Tuesday, March 22, 2005

Father Time, Mother Death

Like professor UCLA law professor Eugene Volokh, "I know nothing about the Schiavo matter, and despite that have no opinion."

That said, hearing everyone talk about it does make me miss my mother.

Almost everyone my age has watched family members die. It's tough.

A couple of years ago, it became clear that my mother had Alzheimers (or some other form of progressive, senile dementia). My sister, Jo, moved down to the small town of Haynesville, Louisiana, which she called "God's waiting room," to help her handle her increasingly puzzling, day-to-day life. My other sister, Nan, and I watched from a distance, and visited, but Jo watched it up close, 24/7.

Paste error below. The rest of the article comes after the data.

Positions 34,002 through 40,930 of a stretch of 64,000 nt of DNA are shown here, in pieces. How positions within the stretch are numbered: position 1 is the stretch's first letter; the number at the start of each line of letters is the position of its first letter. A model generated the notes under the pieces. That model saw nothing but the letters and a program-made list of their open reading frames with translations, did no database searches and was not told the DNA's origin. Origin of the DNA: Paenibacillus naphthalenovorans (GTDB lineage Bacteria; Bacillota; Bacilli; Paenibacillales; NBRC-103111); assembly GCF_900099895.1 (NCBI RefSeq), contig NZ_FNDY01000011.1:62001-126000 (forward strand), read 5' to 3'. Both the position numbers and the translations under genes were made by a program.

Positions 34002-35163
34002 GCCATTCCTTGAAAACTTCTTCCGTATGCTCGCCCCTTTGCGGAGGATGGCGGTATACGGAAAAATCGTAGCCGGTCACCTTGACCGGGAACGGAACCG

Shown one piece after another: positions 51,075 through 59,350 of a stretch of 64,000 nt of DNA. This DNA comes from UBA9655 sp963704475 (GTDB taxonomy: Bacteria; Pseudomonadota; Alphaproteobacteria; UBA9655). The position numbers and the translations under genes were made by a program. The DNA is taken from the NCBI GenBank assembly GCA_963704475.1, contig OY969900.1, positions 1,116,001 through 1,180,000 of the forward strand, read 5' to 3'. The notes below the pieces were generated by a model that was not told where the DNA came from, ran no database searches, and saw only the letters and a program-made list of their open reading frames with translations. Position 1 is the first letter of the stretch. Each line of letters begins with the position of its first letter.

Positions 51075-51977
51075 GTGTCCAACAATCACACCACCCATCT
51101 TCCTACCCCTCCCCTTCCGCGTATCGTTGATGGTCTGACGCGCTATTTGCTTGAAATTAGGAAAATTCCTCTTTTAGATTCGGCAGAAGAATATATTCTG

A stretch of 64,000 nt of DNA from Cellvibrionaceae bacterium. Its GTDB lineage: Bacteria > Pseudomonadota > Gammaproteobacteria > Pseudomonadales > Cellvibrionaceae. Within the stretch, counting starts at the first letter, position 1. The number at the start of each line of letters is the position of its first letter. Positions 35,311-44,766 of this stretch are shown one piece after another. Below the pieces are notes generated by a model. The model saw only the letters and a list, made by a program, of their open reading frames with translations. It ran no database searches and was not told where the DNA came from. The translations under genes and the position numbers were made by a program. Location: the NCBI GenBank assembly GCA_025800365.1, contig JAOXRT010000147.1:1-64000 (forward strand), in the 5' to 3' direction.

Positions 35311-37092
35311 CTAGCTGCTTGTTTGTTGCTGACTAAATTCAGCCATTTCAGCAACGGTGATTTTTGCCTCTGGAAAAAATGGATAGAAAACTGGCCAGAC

She didn't have to watch it for as long as she'd thought she might. Facing a long downhill slide, my mother addressed the problem, head-on: she starved herself to death.

This practice has a long and honorable history.

The founder of Jainism, Mahavira, starved himself to death after he felt his life's work was complete,
and Jains emulate this, practicing religious death through self-starvation (sallekhana) as a path to salvation. The Greek philospher, Isocrates starved himself at age 98. The amazing Eratosthenes did the same after going blind at 84.

It's easier to view that as a philosophical and historical curiosity when it isn't your mother.

Sainthood is routinely denied to the downright irreligious. Were it not, Jo would be my nominee.

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